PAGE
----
nettime's_roving_reporter on Sun, 17 Oct 1999 16:53:21 +0200 (CEST)

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<nettime> Dow Jones down by 1,266 points


October 17, 1999


Reality Bytes
   Is this a story we will read sometime in the next year?
   NEW YORK (NYT) -- The Dow Jones industrial average dropped 1,266
   points today after announced that it had inadvertently made
   a profit.
   After years of having persuaded investors that its business model
   called for it to consistently lose money until it had built up its
   market share, Amazon stunned Wall Street by announcing earnings of 1
   cent per share this quarter on sales of $1.1 trillion, or 10 percent
   of U.S. G.D.P.
   The reason these earnings rattled Wall Street was that investors began
   to realize that no matter how big Amazon's market share became its
   profit margins were going to remain razor thin because it is now
   competing with everyone -- not just booksellers. And therefore its
   market capitalization -- the company is valued at more than Fort Knox
   -- was simply not sustainable.
   "Pie in the sky is always great as long as the pie remains in the
   sky," said one Wall Street broker, "but when the pie actually comes
   down to earth and you get to see what a real slice looks like -- well,
   you have a problem. Amazon's whole strategy was to keep the pie in the
   sky. But now they've blown it by accidentally making a profit."
   The Seattle-based Internet retailer issued a statement following its
   quarterly earnings report, saying: "The Amazon board wants to
   apologize to shareholders for completely missing its quarterly loss
   target and inadvertently making a profit. The board has been assured
   by management that this problem will be rectified in the coming
   quarter. Amazon intends to increase both its advertising budget and
   the number of books it will sell at a loss to insure that it returns
   to unprofitability by the next quarter. Our shareholders can rest
   assured that our primary goal remains market share and our business
   motto remains: ' We took the 'E' out of P/E.' "
   Said one Wall Street Internet analyst: "Look, I believe the Internet
   changes everything. I've taken the Kool-Aid. But I think the question
   of whether Jeff Bezos [Amazon's founder] will ever make the massive
   profits that his stock price implies is really uncertain."
   It will depend on at least three things, the analyst said. The first
   is, Are Amazon's competitors dead or are they just behind? Has Mr.
   Bezos killed Wal-Mart, Barnes & Noble, Best Buy, Borders, Toys "R" Us
   and Circuit City -- all of which he is now competing against? Or, has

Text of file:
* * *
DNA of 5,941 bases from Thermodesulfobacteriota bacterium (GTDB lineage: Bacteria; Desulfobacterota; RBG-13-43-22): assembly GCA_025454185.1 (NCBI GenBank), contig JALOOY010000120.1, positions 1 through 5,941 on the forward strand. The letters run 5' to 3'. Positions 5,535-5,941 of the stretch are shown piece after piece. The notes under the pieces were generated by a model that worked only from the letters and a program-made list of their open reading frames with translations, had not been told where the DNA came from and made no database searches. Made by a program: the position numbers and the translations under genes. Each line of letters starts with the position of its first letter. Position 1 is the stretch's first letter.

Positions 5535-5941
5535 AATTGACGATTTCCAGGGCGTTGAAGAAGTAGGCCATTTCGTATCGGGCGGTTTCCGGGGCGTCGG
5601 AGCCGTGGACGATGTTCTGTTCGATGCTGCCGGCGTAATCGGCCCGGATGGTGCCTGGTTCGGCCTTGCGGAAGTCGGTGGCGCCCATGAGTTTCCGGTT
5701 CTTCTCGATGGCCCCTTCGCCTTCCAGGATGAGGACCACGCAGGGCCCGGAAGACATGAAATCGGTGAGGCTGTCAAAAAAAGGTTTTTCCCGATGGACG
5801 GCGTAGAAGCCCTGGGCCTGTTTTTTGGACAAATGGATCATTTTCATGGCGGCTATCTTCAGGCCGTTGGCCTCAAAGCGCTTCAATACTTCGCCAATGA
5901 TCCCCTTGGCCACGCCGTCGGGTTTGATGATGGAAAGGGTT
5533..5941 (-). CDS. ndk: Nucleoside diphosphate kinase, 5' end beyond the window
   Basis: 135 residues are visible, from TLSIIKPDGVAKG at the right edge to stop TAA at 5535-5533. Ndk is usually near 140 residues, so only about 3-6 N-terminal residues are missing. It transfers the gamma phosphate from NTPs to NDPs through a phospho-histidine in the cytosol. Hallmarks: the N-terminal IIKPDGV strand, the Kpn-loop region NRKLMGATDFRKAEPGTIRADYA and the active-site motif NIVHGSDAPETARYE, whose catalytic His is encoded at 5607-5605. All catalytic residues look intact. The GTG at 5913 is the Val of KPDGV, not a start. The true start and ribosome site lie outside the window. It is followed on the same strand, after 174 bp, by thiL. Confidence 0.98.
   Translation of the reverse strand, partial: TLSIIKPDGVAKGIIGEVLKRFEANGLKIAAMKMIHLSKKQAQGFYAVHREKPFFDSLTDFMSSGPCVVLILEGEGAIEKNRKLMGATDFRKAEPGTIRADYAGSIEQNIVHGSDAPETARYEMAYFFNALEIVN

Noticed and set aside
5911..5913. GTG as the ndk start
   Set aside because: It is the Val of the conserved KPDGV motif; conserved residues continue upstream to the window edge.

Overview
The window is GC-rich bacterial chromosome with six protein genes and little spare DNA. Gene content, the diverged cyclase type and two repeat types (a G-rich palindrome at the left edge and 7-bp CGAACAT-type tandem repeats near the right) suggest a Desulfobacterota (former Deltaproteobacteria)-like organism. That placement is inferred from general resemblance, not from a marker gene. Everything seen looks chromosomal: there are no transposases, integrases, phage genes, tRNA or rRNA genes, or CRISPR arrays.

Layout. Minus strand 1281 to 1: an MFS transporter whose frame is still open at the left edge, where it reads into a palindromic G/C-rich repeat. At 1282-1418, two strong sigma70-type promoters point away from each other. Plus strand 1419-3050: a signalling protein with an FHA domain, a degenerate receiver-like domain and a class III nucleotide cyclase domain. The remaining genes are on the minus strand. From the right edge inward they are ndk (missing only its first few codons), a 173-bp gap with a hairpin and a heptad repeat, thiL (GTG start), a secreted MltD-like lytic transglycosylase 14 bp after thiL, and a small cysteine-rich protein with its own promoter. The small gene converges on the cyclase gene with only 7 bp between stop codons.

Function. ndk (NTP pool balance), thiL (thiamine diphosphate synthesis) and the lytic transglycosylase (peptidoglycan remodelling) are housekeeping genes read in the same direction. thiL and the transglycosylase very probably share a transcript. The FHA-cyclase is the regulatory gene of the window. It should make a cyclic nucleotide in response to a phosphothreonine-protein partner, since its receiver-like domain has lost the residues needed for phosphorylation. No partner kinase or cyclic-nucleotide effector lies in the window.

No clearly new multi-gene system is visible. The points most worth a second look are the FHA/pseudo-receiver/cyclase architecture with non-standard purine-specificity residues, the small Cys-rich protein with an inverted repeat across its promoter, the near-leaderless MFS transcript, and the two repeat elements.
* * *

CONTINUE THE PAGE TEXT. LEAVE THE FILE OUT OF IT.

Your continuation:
he just showed them the power of the Internet as a retailing tool and
   all these brick-and-mortar companies will now become clicks and
   "If that is the case," the analyst said, "all Amazon will have done is
   to build market share for the day when its rivals catch up. If it
   hasn't made money up to now, with its huge head start on the Internet,
   how is it going to make big money when the others catch up? The cost
   of switching from Amazon to another retailer is zero on the Internet.
   It's just one click. Wal-Mart hasn't even come into cyberspace in any
   serious way yet -- and those guys are meaner than junk-yard dogs. You
   think they're going to let Amazon just put them out of business? No
   The second thing Amazon's future depends on, said this analyst, is
   what inning we are in.
   If we are still in the first inning as far as Internet retailing is
   concerned, maybe Amazon, or another Amazon soon to be born, will come
   up with yet another innovation for using the Internet to sell things
   at a profit. But if we are already in, say, the fifth inning, if the
   basic Internet revolution in retailing is now in place and the rest is
   just execution, then the Wal-Marts will eventually learn to execute.
   Amazon might still be a winner -- it is a phenomenal marketer -- but
   not a winner-take-all.
   The third unknown, the analyst said, is whether Amazon can use its
   high stock price to buy one or more already profitable
   brick-and-mortar retailer in order to go head to head with Wal-Mart.
   At first people thought all business was moving to the Net; now they
   see that the Net is moving into business. The next big merger wave
   will be between virtual companies and real ones.
   "I swear, I thought Bezos' actual plan was to skip making a profit and
   go directly from being an I.P.O. to being an N.G.O. for distributing
   books cheaply," said another analyst. "I don't know what Amazon's
   future is as a company -- but as a charity, wow! What a write-off
   machine! It could have been called '' Really, who's given
   away more kids' books at cost than Amazon? Bezos had a chance to be
   Andrew Carnegie -- without ever making a dime. Now he's blown it by
   making a profit and forcing everyone to look at Amazon like, well, a
   real company. I mean, who needs that?"
   Copyright 1999 The New York Times Company

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